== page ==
A couple of weeks back Superintendent Kirsten Baesler announced a proposal to address chronic teacher shortages in the state, and frankly it was a breath of fresh air.
Succinctly, Baesler wants to crack open the door to letting people with subject matter expertise – “community experts” is the term being used – but who lack traditional teaching credentials into the classroom. This would be something akin to a person with a four-year music degree, but not a teaching degree, being allowed to take over a music class.
The proposal has passed the state Education Standards and Practices Board, and went to Governor Jack Dalrymple for approval. But the Governor has sent the proposal back asking for some modest tweaks.
You can read about them here, and they all seem pretty reasonable to me.
But not surprisingly, ND United (the combined teacher and public workers unions here in North Dakota) hates this idea.
[mks_pullquote align=”right” width=”300″ size=”24″ bg_color=”#ffffff” txt_color=”#000000″]As to teacher pay, if school districts are having trouble finding and retaining qualified teachers (and they are), teacher compensation absolutely should be on the table. But it also can’t be the only solution we ever try.[/mks_pullquote]
“We’re opposed to having unlicensed, unqualified, untrained teachers in the classroom, and that remains our position,” Nick Archuleta, president of the group, told Mike Nowatzki.
What’s Archuleta’s plan to address the problem? Why, pay teachers more of course!
“He said the No. 1 thing that can be done is to make communities attractive places to live and work by improving salary packages and giving teachers more autonomy in their classrooms,” Nowatzki reports.
That last is ironic given Archuleta’s support for the Common Core standards. I’ve not bought into much of the hysteria about that policy, but there’s no question that it’s a top-down policy of the sort that results in less, not more, autonomy for teachers in the classroom.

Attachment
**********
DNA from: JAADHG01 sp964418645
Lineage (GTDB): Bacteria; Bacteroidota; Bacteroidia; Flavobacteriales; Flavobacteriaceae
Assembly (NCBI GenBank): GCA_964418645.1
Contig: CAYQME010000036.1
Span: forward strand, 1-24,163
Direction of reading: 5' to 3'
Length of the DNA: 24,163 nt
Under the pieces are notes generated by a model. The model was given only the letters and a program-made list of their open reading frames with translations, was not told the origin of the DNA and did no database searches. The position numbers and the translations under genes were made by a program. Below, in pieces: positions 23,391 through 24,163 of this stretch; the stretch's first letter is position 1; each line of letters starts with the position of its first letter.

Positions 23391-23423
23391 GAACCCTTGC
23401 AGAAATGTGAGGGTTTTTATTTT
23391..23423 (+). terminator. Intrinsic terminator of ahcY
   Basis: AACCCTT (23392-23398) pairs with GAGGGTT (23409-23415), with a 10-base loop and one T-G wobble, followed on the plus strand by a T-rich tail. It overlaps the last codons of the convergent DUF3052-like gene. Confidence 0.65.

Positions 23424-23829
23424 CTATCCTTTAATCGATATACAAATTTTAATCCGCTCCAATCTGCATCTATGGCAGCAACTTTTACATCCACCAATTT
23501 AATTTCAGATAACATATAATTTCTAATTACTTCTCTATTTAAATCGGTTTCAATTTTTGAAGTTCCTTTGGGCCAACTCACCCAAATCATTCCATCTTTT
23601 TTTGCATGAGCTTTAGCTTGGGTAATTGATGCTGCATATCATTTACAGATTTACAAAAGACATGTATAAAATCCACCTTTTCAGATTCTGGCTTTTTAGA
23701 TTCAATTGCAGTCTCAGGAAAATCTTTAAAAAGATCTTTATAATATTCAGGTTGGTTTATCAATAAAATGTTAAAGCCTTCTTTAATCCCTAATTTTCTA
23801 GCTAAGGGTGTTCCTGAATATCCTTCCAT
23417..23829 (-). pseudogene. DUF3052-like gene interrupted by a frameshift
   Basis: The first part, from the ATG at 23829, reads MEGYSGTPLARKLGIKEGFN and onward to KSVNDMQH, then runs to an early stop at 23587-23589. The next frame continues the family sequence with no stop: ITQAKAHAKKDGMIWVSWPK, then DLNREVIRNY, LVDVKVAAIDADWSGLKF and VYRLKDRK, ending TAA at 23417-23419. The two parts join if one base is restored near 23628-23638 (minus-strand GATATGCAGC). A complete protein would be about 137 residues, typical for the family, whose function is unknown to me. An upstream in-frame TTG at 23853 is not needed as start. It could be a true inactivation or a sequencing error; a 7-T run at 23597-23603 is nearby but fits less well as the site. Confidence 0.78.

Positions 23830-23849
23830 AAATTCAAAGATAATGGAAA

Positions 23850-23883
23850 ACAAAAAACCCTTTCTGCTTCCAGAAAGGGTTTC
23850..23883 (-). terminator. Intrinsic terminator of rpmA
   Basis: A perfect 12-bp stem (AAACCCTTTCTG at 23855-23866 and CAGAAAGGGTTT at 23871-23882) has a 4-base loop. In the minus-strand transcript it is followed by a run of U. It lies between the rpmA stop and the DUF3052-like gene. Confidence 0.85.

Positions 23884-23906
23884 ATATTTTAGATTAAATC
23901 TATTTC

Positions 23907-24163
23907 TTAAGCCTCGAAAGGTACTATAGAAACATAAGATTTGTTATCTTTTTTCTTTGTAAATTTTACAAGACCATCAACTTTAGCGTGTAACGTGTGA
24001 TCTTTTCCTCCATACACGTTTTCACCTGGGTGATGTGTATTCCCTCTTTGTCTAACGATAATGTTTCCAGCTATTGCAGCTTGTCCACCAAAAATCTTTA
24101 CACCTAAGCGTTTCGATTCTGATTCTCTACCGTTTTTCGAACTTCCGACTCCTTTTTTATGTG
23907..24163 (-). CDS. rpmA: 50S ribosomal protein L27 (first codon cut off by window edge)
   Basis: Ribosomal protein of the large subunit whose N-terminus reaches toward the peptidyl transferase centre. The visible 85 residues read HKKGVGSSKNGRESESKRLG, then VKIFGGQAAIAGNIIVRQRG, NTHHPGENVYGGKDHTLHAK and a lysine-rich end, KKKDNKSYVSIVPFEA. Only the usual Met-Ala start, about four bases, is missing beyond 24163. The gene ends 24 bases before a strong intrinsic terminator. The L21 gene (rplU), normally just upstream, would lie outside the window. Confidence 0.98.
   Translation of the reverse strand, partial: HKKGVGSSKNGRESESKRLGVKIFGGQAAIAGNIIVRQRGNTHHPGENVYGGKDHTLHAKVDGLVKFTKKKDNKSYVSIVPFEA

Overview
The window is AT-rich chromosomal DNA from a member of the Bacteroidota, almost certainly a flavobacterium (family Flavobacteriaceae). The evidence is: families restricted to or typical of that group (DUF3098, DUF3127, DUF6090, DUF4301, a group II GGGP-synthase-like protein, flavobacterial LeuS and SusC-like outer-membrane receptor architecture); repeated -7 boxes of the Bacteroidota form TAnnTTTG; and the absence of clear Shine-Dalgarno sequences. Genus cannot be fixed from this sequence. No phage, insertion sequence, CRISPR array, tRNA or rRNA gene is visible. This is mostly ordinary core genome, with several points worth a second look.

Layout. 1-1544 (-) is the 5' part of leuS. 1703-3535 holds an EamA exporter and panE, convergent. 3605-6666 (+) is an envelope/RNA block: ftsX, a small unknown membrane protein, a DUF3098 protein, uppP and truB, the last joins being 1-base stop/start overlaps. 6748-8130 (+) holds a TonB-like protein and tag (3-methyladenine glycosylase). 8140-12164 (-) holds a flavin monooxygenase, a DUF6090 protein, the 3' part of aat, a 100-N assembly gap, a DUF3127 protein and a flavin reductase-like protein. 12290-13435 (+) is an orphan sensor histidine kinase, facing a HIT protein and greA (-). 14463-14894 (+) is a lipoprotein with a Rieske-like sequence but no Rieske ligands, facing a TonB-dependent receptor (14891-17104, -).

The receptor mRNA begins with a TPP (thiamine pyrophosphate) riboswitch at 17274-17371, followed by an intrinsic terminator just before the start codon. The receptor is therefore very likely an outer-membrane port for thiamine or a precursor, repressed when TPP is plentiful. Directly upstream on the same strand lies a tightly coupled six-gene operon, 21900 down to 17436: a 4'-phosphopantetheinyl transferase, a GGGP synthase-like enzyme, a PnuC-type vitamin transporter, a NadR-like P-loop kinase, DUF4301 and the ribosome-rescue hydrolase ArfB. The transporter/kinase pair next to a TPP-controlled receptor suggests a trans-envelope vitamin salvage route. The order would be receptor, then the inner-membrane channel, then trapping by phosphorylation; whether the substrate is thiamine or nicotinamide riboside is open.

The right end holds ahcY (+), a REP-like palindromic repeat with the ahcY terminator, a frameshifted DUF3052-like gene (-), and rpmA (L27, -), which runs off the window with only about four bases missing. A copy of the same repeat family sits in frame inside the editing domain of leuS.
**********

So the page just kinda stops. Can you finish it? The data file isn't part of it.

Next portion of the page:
As to teacher pay, if school districts are having trouble finding and retaining qualified teachers (and they are), teacher compensation absolutely should be on the table. But it also can’t be the only solution we ever try. Which is a major frustration I, and many others I suspect, have with teachers unions. It seems the only policy solution they ever have for education issues is more spending.
Which is absurd.
Baesler’s proposal is an inspired one. While increased teacher pay might lure more teachers to districts with shortages (I should note that the shortage problems are mostly in the rural areas), what will also widen the pool of potential teachers is a draw-down in some of the credentialing requirements for teachers.
I think we can trust local school officials to make good decisions about hiring “community experts” who can be adequate teachers without all of the credentialing rigamarole other teachers go through. And to the extent that’s unfair to teachers who have or are going through said rigamarole, that’s a good reason to perhaps take a hard look at that credentialing process.